Monday, May 25, 2009

Concerns about adopting a dog

There's a lot of listings for dogs available from various humane societies, shelters, animal rescue organizations, etc. in the area, and each one of these has a lengthy and complex application process to prove we'll be responsible and capable owners. The process is a lot more complex than I expected, but that's probably a good thing.

It has made me think about what kind of dog is right for us, and to conclude that ultimately we're coming at this the wrong way. We shouldn't be shopping for a dog yet, and we certainly shouldn't be looking at specific dogs and saying "this one looks good". We need to shed the preconceptions we have from when we were kids and our families got dogs, because our family, our situation, is nothing like the situation when we were kids. For one big reason: we don't have kids.

The obvious issue here is that we're not home 10 hours a day four days a week, and that's a lot of time for the dog to be on his own at home, especially at first. Most dogs need more socialization than we can give them. But that's only the most obvious issue: it's far from the only one or the biggest.

I think the biggest is probably exercise. Many of these applications speak of the amount of exercise the dog will get, and emphasize over and over that a tired dog is a happy dog, and an unexercised dog is a problem dog, prone to disobedience, acting out, even aggression. I think it's easy to be very glib about the commitment to take a dog for a walk every single day. But it's been nearly impossible to commit to simpler, less time-consuming, less tiring exercise that doesn't require dealing with rain, snow, and cold. If we can't exercise 15 minutes a day after work five days a week consistently, can we really be sure we can live up to a dog's need for exercise?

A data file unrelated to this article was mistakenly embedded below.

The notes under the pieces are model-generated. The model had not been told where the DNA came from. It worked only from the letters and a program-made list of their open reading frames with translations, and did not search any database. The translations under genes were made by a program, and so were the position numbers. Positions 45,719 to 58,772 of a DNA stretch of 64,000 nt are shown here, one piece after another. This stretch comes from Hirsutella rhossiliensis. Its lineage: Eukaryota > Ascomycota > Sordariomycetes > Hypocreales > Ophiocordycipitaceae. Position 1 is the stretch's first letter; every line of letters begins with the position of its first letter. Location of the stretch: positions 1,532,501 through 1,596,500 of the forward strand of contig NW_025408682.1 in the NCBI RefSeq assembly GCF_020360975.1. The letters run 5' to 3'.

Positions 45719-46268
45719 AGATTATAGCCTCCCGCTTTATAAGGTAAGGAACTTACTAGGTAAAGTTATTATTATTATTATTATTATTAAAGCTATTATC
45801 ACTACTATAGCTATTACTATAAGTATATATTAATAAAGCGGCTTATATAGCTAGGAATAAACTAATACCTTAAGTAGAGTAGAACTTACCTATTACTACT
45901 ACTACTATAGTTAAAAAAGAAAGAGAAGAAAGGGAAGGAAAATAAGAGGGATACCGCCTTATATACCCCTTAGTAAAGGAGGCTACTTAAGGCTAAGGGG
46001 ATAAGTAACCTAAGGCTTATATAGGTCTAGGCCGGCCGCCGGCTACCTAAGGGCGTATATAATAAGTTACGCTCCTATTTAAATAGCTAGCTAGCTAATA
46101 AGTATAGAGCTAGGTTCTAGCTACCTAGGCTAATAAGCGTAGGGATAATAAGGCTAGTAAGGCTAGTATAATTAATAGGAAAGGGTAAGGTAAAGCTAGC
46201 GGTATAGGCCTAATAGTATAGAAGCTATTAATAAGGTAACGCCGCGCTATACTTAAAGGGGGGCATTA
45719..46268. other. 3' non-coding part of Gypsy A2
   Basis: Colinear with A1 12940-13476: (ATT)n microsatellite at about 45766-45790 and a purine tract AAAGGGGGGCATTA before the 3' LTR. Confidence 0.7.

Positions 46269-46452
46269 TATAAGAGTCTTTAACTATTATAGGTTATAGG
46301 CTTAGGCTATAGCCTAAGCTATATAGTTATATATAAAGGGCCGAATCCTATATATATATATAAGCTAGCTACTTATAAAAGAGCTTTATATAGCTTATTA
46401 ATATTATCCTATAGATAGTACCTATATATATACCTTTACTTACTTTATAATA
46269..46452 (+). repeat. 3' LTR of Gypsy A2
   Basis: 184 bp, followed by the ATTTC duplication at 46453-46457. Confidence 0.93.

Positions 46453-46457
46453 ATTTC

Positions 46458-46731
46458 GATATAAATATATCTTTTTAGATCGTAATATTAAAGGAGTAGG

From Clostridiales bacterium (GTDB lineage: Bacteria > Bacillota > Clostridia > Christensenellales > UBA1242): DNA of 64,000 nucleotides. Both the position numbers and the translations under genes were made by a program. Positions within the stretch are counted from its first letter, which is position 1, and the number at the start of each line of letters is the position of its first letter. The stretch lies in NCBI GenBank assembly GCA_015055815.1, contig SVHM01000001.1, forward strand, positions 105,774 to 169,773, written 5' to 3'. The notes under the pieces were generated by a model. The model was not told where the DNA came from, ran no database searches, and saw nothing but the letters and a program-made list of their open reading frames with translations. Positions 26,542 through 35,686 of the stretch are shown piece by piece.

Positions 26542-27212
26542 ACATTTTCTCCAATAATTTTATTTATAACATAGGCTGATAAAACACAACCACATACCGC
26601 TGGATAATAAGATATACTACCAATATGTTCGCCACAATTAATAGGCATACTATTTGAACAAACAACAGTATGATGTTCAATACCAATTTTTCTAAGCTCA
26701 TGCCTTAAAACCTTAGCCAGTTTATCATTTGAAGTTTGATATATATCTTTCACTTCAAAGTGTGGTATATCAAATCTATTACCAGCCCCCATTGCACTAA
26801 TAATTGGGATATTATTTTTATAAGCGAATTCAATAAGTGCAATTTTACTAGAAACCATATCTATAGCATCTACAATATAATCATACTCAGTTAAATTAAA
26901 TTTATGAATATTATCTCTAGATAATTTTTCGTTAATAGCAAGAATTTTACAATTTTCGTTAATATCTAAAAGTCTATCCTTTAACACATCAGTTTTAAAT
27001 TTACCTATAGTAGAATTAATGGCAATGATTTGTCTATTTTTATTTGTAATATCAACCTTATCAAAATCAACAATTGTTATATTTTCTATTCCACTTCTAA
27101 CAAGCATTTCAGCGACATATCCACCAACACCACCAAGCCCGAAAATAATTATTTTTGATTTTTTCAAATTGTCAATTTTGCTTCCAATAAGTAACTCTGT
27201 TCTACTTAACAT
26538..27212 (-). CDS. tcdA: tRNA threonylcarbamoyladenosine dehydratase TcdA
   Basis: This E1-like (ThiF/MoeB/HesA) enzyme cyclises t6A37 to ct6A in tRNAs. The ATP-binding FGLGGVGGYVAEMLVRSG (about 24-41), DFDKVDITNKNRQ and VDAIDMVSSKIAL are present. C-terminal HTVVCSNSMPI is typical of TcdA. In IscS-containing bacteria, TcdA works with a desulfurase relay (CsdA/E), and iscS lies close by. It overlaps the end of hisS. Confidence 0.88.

My hope is that if we get to talk to someone at one of the shelters they can recommend what's really the right breed for us, but we have to be realistic about it, and to not be too burdened by ideas of how things were when we were kids. I hope the answer is that there is a breed that's right for us. It may well be a different breed than we've been thinking about. My worry is that we may be hard pressed to offer a dog a really good home, if we're truly frank about it.

There's another small concern and that's with the timing. Right now, I'm at the absolute last final stretch of a huge project at work, and not only can't I take any time off for the next month and a bit, I will probably be starting to work a lot of overtime soon to get through it. This is a very unusual situation for me; in fact, I've never had to work overtime for any length of time before and I don't expect to again any time soon. This is probably not a great time to have to take time off to be visited by shelter staff, to go look at dogs, etc. It's not even a good time to use my after work time on a lot of responsibilities like training a dog or going to obedience classes. Right now, I just need to spend my off time resting and burning off stress. It's going to be hard to work through this right now.

I don't have a solution to any of these concerns except to grin and bear it. We'll just have to see how it goes.

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